double compartment 'a' in the middle of a word, the relative size of the letter measurable against the following 'u'.
'a' again seen in relation to surrounding letters.
upper case 'A'.
example taken from the penultimate folio of the manuscript, the text of the Retraction. The scribe's alternative upper case 'A'.
anglicana and secretary graphs are both used by the scribe.
'd' in final position with downward turn of extended loop stroke which acts as a tag.
anglicana 'g' with oval lower lobe.
final 'g' with tag.
the stem of 'h' inclines towards the shoulder of the letter often giving a tilted appearance to the script.
the head-loop grazes the top of the shoulder.
upper case 'H' used for the opening of the Explicit to the Nun's Priest's Tale. The head-stroke is open.
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very thick downstroke for long 'r' which is used the majority of the time in all positions.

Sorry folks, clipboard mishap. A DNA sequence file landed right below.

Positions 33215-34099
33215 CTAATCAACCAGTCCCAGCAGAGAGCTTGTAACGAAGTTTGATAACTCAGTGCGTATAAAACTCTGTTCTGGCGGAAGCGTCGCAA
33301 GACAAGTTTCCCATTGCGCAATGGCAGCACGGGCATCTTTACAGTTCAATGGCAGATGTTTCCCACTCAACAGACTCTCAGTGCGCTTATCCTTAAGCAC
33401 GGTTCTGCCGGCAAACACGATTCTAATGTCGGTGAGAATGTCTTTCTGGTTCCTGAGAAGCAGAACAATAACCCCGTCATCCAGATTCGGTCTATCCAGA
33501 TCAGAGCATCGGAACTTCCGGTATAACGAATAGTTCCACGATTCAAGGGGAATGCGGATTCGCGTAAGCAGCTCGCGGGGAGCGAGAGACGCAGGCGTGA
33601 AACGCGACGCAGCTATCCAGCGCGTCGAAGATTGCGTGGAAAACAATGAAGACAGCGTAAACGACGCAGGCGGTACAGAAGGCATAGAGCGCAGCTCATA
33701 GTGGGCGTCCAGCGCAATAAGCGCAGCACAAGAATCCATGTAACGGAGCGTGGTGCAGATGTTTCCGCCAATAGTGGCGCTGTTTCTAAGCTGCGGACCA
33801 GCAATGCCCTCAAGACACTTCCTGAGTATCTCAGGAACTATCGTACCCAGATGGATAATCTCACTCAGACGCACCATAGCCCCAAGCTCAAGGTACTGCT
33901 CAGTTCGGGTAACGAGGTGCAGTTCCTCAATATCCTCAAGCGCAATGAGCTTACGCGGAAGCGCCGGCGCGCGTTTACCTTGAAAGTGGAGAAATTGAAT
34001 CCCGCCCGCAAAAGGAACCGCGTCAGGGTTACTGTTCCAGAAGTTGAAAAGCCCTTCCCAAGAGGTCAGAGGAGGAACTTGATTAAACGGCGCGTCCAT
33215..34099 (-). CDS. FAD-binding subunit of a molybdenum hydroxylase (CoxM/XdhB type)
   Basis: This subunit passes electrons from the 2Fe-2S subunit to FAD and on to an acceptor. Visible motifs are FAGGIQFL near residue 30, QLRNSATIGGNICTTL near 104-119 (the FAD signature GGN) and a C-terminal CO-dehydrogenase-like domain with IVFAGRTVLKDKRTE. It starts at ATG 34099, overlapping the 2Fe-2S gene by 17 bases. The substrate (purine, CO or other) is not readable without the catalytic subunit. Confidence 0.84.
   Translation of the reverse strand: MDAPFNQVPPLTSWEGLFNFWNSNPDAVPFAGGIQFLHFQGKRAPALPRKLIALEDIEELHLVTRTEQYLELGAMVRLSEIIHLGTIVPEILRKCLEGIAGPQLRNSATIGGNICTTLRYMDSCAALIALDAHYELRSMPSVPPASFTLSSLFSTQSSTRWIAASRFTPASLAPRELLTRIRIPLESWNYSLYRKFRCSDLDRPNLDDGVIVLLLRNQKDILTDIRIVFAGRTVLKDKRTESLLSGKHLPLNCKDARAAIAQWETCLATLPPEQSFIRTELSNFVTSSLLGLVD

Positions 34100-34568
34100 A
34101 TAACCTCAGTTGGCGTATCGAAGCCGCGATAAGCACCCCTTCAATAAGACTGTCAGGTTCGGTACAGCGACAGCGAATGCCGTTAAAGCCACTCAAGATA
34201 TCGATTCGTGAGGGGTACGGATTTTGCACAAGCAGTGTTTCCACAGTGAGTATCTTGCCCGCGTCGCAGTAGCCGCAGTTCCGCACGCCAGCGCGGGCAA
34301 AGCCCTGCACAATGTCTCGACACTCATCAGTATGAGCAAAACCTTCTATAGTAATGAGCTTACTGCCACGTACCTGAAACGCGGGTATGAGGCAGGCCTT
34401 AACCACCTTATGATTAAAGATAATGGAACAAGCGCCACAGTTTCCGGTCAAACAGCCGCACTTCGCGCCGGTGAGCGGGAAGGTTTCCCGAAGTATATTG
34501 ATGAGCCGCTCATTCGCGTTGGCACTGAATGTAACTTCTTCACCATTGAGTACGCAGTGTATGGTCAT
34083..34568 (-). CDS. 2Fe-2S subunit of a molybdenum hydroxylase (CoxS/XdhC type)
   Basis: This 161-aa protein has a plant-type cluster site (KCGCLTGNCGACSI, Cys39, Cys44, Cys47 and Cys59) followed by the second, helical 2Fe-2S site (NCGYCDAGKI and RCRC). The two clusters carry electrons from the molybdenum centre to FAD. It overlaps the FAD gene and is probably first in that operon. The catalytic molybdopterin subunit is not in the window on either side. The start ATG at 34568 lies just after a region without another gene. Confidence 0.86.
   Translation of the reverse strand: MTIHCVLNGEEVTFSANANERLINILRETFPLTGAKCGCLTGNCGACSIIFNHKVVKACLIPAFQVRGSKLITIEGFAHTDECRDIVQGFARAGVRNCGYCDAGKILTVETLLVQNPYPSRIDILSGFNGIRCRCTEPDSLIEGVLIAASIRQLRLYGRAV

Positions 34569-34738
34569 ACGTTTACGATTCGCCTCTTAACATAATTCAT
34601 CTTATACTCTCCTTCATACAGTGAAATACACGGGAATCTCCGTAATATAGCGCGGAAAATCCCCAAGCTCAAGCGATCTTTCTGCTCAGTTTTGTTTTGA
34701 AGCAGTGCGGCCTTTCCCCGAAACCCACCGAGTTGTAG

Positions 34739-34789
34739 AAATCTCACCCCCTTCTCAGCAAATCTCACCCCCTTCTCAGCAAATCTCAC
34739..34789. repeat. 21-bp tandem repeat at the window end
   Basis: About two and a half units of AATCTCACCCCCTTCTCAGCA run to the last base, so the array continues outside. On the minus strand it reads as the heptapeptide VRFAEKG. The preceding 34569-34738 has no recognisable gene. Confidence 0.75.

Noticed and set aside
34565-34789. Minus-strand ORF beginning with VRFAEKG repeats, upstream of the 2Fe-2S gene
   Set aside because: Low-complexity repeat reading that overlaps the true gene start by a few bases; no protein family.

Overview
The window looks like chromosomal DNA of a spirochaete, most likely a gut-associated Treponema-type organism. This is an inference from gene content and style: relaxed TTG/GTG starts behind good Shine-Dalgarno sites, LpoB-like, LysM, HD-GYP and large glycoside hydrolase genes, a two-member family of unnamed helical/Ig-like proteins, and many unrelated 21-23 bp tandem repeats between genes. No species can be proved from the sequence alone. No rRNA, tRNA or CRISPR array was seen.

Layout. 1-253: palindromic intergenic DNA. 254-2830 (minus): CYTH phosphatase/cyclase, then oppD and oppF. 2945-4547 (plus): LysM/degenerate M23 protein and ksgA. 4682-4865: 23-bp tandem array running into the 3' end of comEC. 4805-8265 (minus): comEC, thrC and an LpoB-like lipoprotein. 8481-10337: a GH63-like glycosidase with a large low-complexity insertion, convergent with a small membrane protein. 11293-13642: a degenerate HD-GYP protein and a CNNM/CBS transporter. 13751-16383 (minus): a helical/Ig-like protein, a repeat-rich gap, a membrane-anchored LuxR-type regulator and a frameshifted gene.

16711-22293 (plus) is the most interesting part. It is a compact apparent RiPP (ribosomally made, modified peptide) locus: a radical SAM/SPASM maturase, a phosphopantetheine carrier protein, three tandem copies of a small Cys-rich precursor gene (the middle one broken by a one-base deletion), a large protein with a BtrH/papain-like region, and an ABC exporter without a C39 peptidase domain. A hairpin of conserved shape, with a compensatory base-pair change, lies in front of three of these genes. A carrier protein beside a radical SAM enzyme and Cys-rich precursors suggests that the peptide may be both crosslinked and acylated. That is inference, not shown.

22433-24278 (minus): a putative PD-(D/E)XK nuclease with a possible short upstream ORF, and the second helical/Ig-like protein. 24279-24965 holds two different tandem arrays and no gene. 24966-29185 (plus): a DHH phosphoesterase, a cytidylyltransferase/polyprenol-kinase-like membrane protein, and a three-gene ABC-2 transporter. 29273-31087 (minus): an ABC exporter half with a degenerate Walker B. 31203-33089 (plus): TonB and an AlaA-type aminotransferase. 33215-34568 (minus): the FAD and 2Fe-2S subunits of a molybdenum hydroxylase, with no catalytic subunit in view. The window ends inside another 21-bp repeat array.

'z'-shaped 'r' in initial position.
upper case 'R' with long arching approach stroke.
sigma 's' used in both initial and final positions.
long 's' is also used in initial position as well as medially.
Usage: Sir Nonnes prest
exaggerated upper case 'S' for the address to the Nun's Priest.
secretary and anglicana graphs for this letter are both in evidence.
anglicana'w' with 'B'-shaped element to the right.
upper case 'W' at the beginning of a line with extremely long approach stroke.
'Y' in upper case position at the beginning of a line.
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on the folios examined thorn only seems to be used in initial position.
thorn at the beginning of a line.
thorn used in explicit to Nun's Priest's Tale.
Usage: A consistently formed graph for ampersand.
Usage: There is always a curved stroke above the ampersand itself.
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